I am so sick of stand-up; sick of getting on a stage; sick of watching people who are terrible; sick of watching people who are so amazing I’ll never be as good as them.

I came to the fringe to learn and if I’ve learned one thing it’s that next year I’m going to watch a lot more theatre.

Ed Fringe Diary Day 22

Dear Diary,

In a last minute effort to make up for lost time I’ve crammed in three guest spots today and had my most enjoyable day! I think I’d quite like to come back next year…

Signing off until then,

Dylan Dodds

PS. My meagre earnings have been spent on the way home.… begrudgingly given to a not amused petrol station attendant in small change.

Experience: My first 20 gigs as an aspiring stand up comedian

Microphone-Whealans

It’s my first gig. I’m at Angel Comedy, and it’s rammed. There are people standing, there are people being turned away from standing. The MC, Barry Ferns, has got the crowd properly warmed up. This is an audience that wants to be entertained, they want to laugh at every joke and unless they find a very good reason to not, they will.

There’s been about fourteen comedians on before me and I’m the penultimate act. I’m nervous, properly nervous. I’ve got about five friends in the audience, well three friends and two friends of friends. This is a room of total strangers, about a hundred of them, and I have to make them laugh. Mental, why did I ever sign up to do this?

Barry does about five minutes, calls my name and before I’ve had time to do any final preparations  I’m on stage. I take a deep breath and launch into my first joke. It’s a good joke but I tell it badly. It gets a big laugh anyway and my nerves dissipate. My next joke goes well too and the one after that. My entire routine about King Solomon goes down a treat, it doesn’t really have an ending and there are no proper punchlines, but if it’s getting laughs like these who cares? Comedy is easy and I’m fucking brilliant at it.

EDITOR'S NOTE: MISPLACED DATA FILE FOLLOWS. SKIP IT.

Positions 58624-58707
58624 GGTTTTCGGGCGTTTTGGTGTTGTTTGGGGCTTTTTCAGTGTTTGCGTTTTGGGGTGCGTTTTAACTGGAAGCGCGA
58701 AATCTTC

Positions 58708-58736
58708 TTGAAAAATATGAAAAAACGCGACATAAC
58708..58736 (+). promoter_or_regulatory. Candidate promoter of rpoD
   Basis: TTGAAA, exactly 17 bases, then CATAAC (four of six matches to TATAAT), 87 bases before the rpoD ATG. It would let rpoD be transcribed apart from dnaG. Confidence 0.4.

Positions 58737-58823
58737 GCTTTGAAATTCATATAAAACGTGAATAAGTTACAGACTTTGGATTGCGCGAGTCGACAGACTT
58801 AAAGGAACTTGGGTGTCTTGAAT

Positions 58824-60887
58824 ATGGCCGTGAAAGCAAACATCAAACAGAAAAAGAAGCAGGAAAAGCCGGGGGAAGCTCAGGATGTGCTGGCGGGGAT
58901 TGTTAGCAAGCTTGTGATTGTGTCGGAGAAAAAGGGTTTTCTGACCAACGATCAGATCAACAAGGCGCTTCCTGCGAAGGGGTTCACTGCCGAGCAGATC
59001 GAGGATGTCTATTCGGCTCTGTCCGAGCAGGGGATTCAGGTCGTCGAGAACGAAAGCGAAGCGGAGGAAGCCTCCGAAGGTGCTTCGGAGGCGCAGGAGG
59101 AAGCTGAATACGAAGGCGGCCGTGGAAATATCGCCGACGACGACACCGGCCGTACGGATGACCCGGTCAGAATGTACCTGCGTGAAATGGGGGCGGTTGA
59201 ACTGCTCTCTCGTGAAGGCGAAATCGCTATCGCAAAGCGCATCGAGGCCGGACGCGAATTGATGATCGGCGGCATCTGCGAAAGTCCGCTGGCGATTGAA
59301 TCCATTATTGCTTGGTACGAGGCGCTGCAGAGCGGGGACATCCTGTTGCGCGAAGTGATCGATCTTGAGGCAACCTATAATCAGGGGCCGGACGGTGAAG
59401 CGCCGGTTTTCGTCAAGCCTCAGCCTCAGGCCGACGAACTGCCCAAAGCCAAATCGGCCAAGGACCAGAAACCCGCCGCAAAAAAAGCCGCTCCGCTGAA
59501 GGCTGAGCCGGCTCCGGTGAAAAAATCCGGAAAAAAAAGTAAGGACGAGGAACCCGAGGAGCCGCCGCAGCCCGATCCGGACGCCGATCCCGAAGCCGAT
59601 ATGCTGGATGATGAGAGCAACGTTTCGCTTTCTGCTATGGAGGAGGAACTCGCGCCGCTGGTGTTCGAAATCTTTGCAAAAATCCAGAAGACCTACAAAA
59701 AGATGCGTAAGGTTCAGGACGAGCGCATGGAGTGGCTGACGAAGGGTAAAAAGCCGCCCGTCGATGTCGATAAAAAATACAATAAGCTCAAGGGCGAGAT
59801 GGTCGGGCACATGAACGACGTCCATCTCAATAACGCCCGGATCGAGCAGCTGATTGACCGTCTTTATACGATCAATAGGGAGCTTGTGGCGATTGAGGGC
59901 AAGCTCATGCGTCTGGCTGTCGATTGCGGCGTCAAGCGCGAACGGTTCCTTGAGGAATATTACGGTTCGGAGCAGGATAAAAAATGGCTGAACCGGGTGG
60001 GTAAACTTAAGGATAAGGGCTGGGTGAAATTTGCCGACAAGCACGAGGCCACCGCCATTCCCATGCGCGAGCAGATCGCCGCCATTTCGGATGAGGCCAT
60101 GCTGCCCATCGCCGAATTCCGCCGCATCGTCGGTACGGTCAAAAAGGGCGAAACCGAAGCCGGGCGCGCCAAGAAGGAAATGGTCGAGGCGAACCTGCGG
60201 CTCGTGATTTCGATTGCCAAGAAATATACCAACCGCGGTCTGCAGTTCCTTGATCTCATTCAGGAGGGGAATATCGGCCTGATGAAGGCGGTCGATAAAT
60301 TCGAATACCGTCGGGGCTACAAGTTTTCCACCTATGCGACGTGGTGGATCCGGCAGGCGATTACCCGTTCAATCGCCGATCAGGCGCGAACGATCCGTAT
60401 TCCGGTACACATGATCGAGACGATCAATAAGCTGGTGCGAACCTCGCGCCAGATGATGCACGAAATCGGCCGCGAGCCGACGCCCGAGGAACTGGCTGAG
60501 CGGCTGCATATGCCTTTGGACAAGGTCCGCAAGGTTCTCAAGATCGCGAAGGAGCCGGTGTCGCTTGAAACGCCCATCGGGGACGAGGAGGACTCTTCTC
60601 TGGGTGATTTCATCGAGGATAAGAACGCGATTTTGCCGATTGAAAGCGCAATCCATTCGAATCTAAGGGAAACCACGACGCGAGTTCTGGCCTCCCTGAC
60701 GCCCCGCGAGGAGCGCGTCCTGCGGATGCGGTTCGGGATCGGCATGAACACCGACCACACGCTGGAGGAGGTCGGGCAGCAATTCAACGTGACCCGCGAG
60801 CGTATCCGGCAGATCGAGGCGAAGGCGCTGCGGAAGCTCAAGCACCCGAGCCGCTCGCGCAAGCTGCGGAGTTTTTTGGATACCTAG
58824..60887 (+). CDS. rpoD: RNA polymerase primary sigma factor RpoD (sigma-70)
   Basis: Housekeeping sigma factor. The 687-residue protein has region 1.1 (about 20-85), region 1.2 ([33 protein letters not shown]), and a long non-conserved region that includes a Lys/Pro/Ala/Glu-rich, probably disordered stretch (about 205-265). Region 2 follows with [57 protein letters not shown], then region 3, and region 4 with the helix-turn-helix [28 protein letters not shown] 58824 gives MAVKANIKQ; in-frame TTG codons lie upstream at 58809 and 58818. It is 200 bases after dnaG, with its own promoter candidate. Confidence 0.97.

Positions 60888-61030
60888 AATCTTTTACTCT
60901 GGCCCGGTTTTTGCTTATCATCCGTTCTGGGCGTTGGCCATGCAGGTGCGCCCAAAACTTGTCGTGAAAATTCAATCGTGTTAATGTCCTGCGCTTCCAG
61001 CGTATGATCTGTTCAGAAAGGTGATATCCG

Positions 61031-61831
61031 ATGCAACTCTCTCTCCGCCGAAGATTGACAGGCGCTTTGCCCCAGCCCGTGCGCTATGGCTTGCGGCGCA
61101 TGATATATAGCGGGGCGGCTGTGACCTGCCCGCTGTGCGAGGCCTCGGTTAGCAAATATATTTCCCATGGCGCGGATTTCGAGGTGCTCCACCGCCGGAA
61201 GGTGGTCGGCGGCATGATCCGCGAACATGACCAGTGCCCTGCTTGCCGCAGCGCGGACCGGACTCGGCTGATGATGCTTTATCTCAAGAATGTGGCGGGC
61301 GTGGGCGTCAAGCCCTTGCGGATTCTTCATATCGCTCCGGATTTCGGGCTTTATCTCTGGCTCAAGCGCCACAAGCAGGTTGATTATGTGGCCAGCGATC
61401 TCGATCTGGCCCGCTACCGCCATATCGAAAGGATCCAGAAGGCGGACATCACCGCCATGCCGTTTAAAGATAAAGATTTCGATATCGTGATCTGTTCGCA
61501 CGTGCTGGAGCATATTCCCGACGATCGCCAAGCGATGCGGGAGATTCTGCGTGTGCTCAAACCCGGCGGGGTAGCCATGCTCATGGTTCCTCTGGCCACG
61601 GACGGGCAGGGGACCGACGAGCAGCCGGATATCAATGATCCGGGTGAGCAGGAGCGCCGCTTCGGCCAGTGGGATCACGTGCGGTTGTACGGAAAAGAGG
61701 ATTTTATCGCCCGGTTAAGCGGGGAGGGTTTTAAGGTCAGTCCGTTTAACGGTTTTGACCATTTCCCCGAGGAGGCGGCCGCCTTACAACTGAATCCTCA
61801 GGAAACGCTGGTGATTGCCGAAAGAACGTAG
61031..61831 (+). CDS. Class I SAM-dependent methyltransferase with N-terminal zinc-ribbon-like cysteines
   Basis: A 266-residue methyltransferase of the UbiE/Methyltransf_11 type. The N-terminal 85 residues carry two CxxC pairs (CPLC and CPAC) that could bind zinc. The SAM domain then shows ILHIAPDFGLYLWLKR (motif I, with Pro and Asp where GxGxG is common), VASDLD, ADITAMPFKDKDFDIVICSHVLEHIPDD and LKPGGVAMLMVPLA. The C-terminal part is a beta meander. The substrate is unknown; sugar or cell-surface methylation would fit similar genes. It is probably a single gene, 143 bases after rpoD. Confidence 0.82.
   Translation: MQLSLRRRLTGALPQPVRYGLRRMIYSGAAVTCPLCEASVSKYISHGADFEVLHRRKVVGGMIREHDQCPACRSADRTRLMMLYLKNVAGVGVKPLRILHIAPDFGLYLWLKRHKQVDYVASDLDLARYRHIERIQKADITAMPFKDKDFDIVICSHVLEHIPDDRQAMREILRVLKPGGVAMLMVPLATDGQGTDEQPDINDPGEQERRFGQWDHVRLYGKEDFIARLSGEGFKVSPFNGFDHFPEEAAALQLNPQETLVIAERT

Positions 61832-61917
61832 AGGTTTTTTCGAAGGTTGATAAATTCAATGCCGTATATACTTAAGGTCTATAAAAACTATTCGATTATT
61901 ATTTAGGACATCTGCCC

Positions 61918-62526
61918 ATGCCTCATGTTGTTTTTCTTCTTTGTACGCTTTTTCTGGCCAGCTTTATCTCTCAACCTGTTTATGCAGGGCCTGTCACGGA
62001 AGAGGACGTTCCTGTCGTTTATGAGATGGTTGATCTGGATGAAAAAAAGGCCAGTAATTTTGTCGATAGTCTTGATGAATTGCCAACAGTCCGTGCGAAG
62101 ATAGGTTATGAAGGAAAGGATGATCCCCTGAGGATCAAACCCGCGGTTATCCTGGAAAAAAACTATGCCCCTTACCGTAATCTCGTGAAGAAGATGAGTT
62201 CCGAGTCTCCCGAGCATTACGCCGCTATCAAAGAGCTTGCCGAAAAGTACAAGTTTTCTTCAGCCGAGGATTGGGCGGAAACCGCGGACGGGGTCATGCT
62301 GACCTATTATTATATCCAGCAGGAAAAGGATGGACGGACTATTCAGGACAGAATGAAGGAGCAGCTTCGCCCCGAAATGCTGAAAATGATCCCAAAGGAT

It’s my second gig. I’m at Heavenly comedy. It’s a small room below a pub which the comedians have to set up before the gig. There are seventeen comedians on and two genuine audience members. The room is hot and the audience is bored. They want to go home but they aren’t allowed to because they’re all comedians, they have to stay to the end to support the other acts and turn makeshift comedy club back into a small room beneath a pub. They don’t want to hear two minutes of incompetently told jokes about being tall and a three minute routine about King Solomon that doesn’t have any punchlines. Especially not from a man who is visibly shaking from nerves. At best, I get two laughs. Comedy is impossible and I’m fucking terrible at it.

I’ve done twenty gigs now and many of them have been like my second. A room either beneath or above a pub in front of around fifteen other comedians and a few genuine punters who look somewhere between confused and concerned. I genuinely love it and my only regret is not having done significantly more over the past three months. I secretly think I’m quite good too. Don’t tell any of the other comedians I said that though or they’ll shun me for being immodest.